Relief for church goers in north Norfolk village as controversial toilet plans get the green light
PUBLISHED: 12:23 16 February 2014 | UPDATED: 12:23 16 February 2014
Archant Norfolk 2014
Relief is on the way for church goers at a north Norfolk village following a two-year battle amid fears that a new loo might disturb a family grave.
Concerns were raised by parishioners about installing a toilet and refreshment facilities in the vestry at All Saints Church, Thornage - despite the nearest public amenities being almost three miles away in Holt.
But now a judge of the Church of England’s Consistory Court has given it the go-ahead.
The Reverend Barry Tomlinson, has been the vicar at the Grade II listed building for four years and runs a fortnightly service there. He said the decision could not have come sooner: “This has been a desperate need for us.
“The nearest public toilets to us are two and a half miles away at Holt, and that’s assuming you can find a place to park there.
“There is no other community space available within the village - not even a school - and we do hold concerts, weddings and funerals here. At a recent concert we had school children practicing. Neighbours have been kind but it’s one thing letting one lady use your toilet, it’s another thing when you have 18 children queuing up.”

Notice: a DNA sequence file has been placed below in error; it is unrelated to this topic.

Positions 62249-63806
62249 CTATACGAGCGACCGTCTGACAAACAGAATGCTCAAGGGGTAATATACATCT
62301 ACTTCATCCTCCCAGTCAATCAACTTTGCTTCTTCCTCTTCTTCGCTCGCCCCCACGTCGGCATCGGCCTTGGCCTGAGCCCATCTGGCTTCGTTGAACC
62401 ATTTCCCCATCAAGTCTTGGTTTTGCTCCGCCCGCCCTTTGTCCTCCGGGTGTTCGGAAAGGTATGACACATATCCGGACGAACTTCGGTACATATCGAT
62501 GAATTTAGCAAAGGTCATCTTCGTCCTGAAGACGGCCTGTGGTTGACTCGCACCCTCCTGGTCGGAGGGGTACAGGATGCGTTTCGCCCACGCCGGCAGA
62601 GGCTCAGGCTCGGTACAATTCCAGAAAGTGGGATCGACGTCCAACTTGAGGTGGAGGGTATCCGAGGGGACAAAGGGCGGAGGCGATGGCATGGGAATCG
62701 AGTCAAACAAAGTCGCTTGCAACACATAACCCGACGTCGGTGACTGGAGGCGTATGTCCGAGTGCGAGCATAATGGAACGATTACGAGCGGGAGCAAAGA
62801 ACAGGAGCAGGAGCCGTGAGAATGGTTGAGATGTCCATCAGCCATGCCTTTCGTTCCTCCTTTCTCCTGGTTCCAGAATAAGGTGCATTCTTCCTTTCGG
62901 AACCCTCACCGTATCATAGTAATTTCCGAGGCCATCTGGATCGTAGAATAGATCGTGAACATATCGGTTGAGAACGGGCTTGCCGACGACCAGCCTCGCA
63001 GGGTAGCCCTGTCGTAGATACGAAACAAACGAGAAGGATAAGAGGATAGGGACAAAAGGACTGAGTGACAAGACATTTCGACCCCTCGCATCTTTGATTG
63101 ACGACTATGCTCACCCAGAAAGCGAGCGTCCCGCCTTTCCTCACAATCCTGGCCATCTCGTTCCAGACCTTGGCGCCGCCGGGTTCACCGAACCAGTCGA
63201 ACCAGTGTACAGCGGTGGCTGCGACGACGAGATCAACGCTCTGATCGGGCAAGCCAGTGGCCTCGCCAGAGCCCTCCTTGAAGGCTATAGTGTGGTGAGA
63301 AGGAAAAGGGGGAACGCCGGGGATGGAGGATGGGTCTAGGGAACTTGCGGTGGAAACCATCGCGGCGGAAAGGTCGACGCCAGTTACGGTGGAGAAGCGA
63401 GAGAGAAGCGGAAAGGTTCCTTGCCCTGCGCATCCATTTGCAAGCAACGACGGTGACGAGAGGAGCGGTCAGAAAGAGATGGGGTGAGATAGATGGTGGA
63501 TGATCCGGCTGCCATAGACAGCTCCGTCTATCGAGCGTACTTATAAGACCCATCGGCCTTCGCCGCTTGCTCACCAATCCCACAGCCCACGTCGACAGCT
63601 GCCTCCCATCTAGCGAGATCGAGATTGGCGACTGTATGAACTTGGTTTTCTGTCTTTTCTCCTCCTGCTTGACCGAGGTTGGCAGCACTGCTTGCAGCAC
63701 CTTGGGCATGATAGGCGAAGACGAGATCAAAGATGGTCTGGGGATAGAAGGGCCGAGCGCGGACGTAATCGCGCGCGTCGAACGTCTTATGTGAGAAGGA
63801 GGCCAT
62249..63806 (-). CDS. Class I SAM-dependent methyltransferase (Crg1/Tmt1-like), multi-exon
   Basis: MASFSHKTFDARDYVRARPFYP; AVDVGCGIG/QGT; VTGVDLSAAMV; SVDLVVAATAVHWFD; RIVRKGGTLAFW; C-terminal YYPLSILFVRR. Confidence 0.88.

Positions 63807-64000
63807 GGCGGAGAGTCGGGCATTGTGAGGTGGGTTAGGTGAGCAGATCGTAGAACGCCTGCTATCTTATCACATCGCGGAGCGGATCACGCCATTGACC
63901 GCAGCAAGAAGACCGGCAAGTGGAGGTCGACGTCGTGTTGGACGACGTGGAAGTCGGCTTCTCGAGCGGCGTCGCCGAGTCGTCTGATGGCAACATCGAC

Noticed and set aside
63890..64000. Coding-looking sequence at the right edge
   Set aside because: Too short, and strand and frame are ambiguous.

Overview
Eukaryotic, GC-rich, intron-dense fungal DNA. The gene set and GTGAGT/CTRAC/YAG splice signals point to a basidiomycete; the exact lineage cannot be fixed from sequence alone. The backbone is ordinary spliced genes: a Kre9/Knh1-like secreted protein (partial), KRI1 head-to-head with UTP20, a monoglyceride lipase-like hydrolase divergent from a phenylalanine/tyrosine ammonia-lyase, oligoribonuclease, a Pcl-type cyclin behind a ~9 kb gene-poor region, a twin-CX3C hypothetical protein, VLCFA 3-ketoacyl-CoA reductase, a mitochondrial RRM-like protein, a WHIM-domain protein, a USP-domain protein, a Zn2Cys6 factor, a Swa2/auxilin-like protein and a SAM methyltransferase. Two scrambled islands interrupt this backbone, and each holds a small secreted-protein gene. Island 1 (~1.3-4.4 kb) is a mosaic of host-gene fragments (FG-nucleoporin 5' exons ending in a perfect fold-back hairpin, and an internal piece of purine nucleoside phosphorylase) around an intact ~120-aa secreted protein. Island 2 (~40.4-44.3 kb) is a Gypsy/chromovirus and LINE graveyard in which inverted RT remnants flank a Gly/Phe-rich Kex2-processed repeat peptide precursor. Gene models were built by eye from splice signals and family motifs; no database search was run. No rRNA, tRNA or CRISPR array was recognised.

The proposal was opposed by two parishioners who claimed the facilities were not needed and the work was “disrespectful” to the vestry built in memory of those lost in World War One. There is currently a memorial plaque for the veterans outside.
And four members of the Barnard family were concerned for a grave, where the remains of Mabel Rose Barnard and her husband lie buried close to a trench which will accommodate the toilet’s drainage pipes.
Judge and chancellor of the Diocese of Norwich, Rose Arlow, said: “The petitioners acknowledge the Barnard family’s concerns, but are clear that there would be no disturbance of the family grave.
“In this case, I am satisfied that the proposed works would not result in harm to the significance of the church. That is clearly a view shared by both English Heritage and the local planning authority.
“These proposed facilities will go a long way to help this building to fulfil its role as such a centre in the village of Thornage.”
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